While Mississippi’s economy is more diversified than it has ever been in the past, one thing has not changed: this is still an agriculture state. Agribusiness remains the leading industry, employing, Mississippians either directly or indirectly, almost one out of every three.
The $5.6-billion sector is composed of approximately 43,000 farms encompassing 11 million acres, with the average Mississippi farm composed of 256 acres.
After a string of tough years, Mississippi’s ag producers had a bounce-back year in 2003. Prices and weather were both good, and, catfish aside, most commodities returned a profit to producers.
“Generally speaking, everything is looking good this year,” said Patrick Sullivan, director of market development at the Mississippi Department of Agriculture and Commerce. “The good year we had in 2003 really fired some people up, and they’re still excited.”
He added that there is one factor that could be make-or-break in 2004 — the weather. “We had the driest March ever and the wettest June,” he said. “Conditions vary around the state, even within a field. I talked to one producer near Tupelo who said his low ground was flooded by the June rains, but his high ground is too dry. But if the weather cooperates, we should have another great year, possibly a record-setting one.”
Chickens and eggs are Mississippi’s top revenue producers. Approximately 769 million broilers, with an average weight of five pounds each, are produced annually. Demand and prices have been healthy of late, with a Mississippi dock price of 81.96¢ per pound as of June 25, 2004.
Approximately 1.6 billion eggs are produced annually in Mississippi. Grade A wholesale prices as of June 25 ranged from 44¢-48¢ per dozen for medium eggs to 70¢-73¢ per dozen for extra large eggs.
Of the state’s total land, 61% is devoted to commercial forests. According to the Mississippi Timber Price Report (March/April 2004), there was strong national demand for softwood lumber and structural panels, led by new home construction. The average price of standing pine sawtimber moved higher in March/April, with prices ranging from $378-$423 per thousand board feet.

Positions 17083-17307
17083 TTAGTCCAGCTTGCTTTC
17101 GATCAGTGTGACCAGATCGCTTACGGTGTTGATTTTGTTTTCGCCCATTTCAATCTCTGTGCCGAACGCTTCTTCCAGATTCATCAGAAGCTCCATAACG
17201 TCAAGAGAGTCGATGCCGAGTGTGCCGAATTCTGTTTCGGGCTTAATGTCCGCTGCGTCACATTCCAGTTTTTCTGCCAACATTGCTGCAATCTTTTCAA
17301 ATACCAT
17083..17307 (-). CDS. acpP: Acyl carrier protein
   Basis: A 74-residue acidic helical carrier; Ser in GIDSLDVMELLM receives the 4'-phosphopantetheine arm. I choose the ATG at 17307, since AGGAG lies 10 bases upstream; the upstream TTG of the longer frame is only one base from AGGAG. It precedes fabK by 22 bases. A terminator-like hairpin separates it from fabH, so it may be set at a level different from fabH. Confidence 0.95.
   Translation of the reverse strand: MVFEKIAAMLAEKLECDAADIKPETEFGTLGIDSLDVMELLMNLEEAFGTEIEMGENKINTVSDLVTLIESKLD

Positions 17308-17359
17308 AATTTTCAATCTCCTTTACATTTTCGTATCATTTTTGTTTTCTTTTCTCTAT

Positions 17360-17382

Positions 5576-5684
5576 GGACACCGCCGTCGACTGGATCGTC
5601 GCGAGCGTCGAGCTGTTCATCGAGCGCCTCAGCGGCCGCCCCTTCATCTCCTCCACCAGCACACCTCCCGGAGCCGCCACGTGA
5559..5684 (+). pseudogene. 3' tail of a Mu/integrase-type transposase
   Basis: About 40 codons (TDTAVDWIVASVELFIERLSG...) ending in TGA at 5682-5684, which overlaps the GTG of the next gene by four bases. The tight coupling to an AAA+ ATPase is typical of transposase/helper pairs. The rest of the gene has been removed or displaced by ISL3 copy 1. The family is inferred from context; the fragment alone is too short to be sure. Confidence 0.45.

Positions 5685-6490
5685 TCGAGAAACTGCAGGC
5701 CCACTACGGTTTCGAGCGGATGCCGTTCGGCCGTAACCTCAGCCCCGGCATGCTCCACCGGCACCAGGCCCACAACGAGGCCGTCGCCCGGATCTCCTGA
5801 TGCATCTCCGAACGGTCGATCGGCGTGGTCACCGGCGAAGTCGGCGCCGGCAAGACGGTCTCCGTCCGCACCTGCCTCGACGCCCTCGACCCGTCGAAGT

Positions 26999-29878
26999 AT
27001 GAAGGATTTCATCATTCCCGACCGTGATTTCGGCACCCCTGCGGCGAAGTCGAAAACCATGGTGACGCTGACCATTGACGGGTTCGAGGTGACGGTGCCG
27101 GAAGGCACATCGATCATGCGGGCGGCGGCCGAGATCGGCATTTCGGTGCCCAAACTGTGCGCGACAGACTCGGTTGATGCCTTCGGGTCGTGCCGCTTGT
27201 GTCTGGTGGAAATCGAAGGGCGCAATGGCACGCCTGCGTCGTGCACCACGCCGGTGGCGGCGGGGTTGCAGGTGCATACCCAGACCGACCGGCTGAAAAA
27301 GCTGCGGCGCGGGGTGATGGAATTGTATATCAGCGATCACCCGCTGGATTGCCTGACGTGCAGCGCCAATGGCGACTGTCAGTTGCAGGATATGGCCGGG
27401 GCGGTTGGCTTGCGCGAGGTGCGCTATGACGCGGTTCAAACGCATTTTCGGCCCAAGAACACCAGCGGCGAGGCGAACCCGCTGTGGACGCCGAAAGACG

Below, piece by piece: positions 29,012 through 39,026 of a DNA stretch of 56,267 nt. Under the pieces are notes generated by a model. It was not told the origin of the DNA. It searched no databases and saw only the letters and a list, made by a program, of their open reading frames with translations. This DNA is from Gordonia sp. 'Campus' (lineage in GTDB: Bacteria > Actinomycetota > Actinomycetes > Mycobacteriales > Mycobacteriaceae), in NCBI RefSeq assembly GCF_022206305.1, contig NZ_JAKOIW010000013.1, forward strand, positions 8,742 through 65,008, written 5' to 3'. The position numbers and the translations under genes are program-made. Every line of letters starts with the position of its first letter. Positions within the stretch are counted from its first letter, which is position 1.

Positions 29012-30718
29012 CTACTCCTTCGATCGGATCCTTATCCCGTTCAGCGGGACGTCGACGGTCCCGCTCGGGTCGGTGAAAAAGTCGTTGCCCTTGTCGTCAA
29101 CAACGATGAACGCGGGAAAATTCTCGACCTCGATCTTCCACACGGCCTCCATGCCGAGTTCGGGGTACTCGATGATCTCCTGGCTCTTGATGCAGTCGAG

Pine sawlogs continue their rise in popularity. In 1990, pine logs made up 47% of Mississippi’s total timber harvest value. Today, they make up 66% of the total.
The pulp/paperboard industry has been hurting the past three years, but optimism abounds. Production of pulp/paperboard, coated paper and newsprint is up this year compared to 2003. Average standing pine pulpwood prices ranged from $3-$7 per ton, while hardwood was bringing $3.50-$8.25 per ton.
Cotton may no longer be king, but it is still nobility. In 2003, the average yield was 925 pounds per acre. There were 1.09 million acres harvested, yielding 218 million bales.
The mid-summer Mississippi farm market price for cotton was $57.11 per pound.
Last year, 1.4 million acres of soybeans were harvested, yielding 39 bushels per acre. Mid-summer, soybeans were bringing $9.50 per bushel. And on August 20, 2004, the Chicago Board of Trade showed prices for soybeans, soybean oil and soybean meal were on the rise.
With improved prices, soybeans are getting a new look by producers. Catfish woes are helping fuel its popularity — a significant portion of former catfish pond acreage has been converted to soybean fields.
Between the labeling controversy with Vietnam, escalating feed costs and poor prices, catfish farmers are struggling. In 2003, the average feed price was $230 per ton, and Jim Steeby, Mississippi State University Extension Service aquaculture specialist believes feed should be at least $50 per ton higher than that this year. In May, it was bringing $300 per ton.
Most producers can show a profit if feed stays below $280 per ton and they get a minimum of 75¢ per pound. In January 2003, catfish were only fetching 52.9¢ per pound, but prices had rebounded to 75¢ per pound by May 2004.
Still, producers continue to leave their ponds. In 2001, Mississippi boasted 113,000 acres in catfish farming. In February 2004, that figure was down to 101,000 acres, most converting to row crops or timber.
Mississippi has approximately one million head of cattle, which includes 557,000 mature beef cows. In 2003, there were 21,000 cattle operations in the state.
In June 2004, steers were bringing a Mississippi farm market price ranging $126-$150 per 100 pounds, and heifers were bringing $120-$132. Slaughter cows were fetching $53-$58 per 100 pounds while slaughter bulls were at $53-$63. Pairs brought $650-$990 per pair.
Corn was bringing a mid-summer Mississippi farm market price of $2.79 per bushel, and the corn prices were on the increase in late August on the Chicago Board of Trade.
Last year, 530,000 acres of corn were harvested in Mississippi. The average yield was 135 bushels per acre.
In 2003, 234,000 acres of rice were harvested in the state. The average yield was 135 bushels per acre.
The mid-summer Mississippi farm market price for rice was $10.01 per hundredweight. The price was rising on the Chicago Board of Trade in late August.
A sometimes overlooked commodity, there were 750,000 acres of hay harvested in Mississippi in 2003, producing 1.88 million tons. The average 2003 yield was 2.5 tons per acre.
Horticulture got a shot in the arm recently with a new blueberry processing plant in Collins. The processing plant has allowed farmers to expand into new markets, such as Wal-Mart. The new Farmer’s Market being built in Jackson will also have a big impact on this segment of the industry.
According to the MDAC, horticulture is one of the fastest-growing segments of agriculture. The department estimates that there are 74 floriculture producers.
Contact MBJ staff writer Wally Northway at firstname.lastname@example.org.
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